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CoronavirusThe Cambridges

The Duke of Cambridge speaks to Syrian aid workers about pandemic work

BBC still/ fair use

The Duke of Cambridge spoke with Syrian aid workers on a video call last week to learn more about the work of the Disasters Emergency Committee’s Coronavirus Appeal.

William spoke with Fadi Hallisso, Kawther Mohamad Ali, and Shahinaz Muamar, humanitarian aid workers in Syria, about how the DEC’s Coronavirus Appeal funding has been used to support refugees and displaced people in the region.

According to the DEC’s official website, William spoke with the aid workers about “the challenging situation in northwest Syria, their work to prevent the spread of Covid-19 there and treat infected patients, and how funds from the DEC appeal have been supporting them in this life-saving work.”

The DEC’s Coronavirus Appeal was launched in July 2020 to help the refugees and displaced people in Yemen, Syria, Somalia, South Sudan, the Democratic Republic of the Congo, and Afghanistan as they navigate the effects of the coronavirus pandemic.

According to Kensington Palace, the Coronavirus Appeal has raised over £38 million, with £10 million matched by the Foreign, Commonwealth and Development Office through the UK Aid Match.

William spoke with the DEC’s Chief Executive, Saleh Saeed, about how the UK’s support has “brought about lifesaving assistance and protection” in the region before speaking with the aid workers.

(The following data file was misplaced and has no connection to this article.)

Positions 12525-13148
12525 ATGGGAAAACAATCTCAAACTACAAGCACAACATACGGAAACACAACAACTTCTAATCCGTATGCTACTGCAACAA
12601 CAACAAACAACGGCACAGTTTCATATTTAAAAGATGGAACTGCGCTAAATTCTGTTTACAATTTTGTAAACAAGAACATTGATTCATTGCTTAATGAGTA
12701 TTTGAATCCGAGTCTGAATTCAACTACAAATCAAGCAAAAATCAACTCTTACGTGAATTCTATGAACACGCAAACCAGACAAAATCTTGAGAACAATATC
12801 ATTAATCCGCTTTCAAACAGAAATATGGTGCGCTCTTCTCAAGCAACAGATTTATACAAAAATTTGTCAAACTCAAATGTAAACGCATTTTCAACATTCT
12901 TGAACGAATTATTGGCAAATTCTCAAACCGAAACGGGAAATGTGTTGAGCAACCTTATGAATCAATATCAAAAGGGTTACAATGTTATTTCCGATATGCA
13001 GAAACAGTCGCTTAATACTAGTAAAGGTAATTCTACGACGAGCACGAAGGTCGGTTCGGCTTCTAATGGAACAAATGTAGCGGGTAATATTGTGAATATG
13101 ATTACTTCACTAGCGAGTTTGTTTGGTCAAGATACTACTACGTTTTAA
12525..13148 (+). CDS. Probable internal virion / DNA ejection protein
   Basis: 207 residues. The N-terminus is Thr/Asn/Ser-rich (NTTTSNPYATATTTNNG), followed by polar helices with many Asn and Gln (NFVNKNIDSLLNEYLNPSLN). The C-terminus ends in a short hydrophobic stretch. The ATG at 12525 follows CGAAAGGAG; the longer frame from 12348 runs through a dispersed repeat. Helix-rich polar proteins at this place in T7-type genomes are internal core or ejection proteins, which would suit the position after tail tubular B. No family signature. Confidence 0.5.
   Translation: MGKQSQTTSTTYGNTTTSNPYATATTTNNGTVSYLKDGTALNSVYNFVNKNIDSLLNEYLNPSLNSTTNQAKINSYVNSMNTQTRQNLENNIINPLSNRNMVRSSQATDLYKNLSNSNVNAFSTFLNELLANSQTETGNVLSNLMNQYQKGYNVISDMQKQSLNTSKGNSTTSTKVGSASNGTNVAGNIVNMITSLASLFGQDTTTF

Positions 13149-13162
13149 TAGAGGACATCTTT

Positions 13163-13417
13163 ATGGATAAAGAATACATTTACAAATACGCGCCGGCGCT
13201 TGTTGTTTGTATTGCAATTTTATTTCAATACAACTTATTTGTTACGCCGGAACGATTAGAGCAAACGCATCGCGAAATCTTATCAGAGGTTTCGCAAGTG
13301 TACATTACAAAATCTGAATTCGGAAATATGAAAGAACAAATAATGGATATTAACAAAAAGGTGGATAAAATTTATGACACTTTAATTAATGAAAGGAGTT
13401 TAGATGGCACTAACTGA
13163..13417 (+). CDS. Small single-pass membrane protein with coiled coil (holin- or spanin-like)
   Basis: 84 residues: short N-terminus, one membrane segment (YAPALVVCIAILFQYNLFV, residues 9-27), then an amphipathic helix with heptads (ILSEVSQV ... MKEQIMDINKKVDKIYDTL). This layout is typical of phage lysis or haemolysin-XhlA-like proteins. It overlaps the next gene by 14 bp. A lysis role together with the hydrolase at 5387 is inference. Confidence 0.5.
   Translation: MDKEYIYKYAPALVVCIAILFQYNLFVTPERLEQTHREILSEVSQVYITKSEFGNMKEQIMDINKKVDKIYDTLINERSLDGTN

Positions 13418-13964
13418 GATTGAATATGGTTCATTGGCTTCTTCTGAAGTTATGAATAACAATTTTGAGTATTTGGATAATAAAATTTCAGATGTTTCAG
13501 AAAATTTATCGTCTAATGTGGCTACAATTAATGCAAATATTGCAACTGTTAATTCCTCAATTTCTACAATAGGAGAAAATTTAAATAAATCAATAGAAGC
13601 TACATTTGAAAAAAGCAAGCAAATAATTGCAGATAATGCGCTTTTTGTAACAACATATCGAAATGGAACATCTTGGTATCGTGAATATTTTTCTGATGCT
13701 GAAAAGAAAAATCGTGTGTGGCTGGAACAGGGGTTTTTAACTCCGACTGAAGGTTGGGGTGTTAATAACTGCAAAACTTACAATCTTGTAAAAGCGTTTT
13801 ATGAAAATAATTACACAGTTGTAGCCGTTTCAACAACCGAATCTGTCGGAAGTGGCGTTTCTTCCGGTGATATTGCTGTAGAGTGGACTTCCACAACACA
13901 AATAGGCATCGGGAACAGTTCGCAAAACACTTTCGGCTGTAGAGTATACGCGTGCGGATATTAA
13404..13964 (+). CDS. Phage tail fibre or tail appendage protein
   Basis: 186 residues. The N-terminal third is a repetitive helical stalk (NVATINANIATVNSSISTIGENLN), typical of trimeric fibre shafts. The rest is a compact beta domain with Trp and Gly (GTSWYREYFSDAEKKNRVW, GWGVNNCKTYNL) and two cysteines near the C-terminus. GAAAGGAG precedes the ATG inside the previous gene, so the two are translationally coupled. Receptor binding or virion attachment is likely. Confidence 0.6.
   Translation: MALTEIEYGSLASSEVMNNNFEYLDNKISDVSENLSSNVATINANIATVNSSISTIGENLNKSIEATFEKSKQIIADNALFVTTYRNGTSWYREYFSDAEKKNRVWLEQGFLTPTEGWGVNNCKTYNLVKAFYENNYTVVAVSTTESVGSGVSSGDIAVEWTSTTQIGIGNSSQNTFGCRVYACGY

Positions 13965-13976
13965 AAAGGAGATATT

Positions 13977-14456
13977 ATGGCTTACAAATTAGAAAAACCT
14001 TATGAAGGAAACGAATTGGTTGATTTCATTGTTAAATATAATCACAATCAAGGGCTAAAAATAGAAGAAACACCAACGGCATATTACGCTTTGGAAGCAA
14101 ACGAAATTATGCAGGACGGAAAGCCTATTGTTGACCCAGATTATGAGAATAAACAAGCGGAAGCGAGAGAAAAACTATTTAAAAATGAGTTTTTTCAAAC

Hallisso told William that what’s happening in Syria is grim, and that the Idlib province “is overpopulated, overcrowded” and only 65% of hospitals are still functioning; and the economic situation isn’t much better.

“On top of that came the pandemic. People are often left with one of two choices, either to die of hunger if they stay at home, or to risk their lives if they go out and try to work and bring food to their families.”

William said, “I’m totally overwhelmed by the scale of the burden you guys face – the scale and challenge, but also the enormity of the dedication you have.

“As a fundraising initiative goes, that’s a decent amount. I know it’s nowhere near what you need, but £38 million in a coronavirus pandemic year is quite impressive.”

William heard from Kawther, an anaesthetist working in a COVID-19 ward in northwestern Syria, about how World Vision uses the DEC’s Coronavirus Appeal funds to support the hospital and provide personal protective equipment and training for COVID-19 treatment.

“The training was very useful and interesting,” Kawther said. “It definitely raised the level of knowledge of the team of doctors.”

Shahinaz told William about her work in camps for displaced people and how she has worked to share public health messages and coordinate delivery of clean water and hygiene kits through the CAFOD charity.

“We try to help people in camps to protect themselves from this virus. As we know, they live in a tent, they are so overcrowded. Death surrounds them everywhere. So we try to provide them with hygiene kits, clean kits and building latrines,” she said.

“You are all incredible heroes. I’m totally overwhelmed by the scale of the burden you guys face, the scale of the challenge, but also the enormity of the dedication you have,” William told the aid workers.

About author

Jess is the Senior Royal Reporter and Editorial Assistant at Royal Central. Her interest in royalty started in her teenage years, coinciding with The Queen's Golden Jubilee in 2002 and grew from there. She specializes in the British Royal Family (with emphasis on the Cambridges) and the Danish Royal Family, and has provided royal commentary for media outlets in Canada, the United States, the UK and Australia.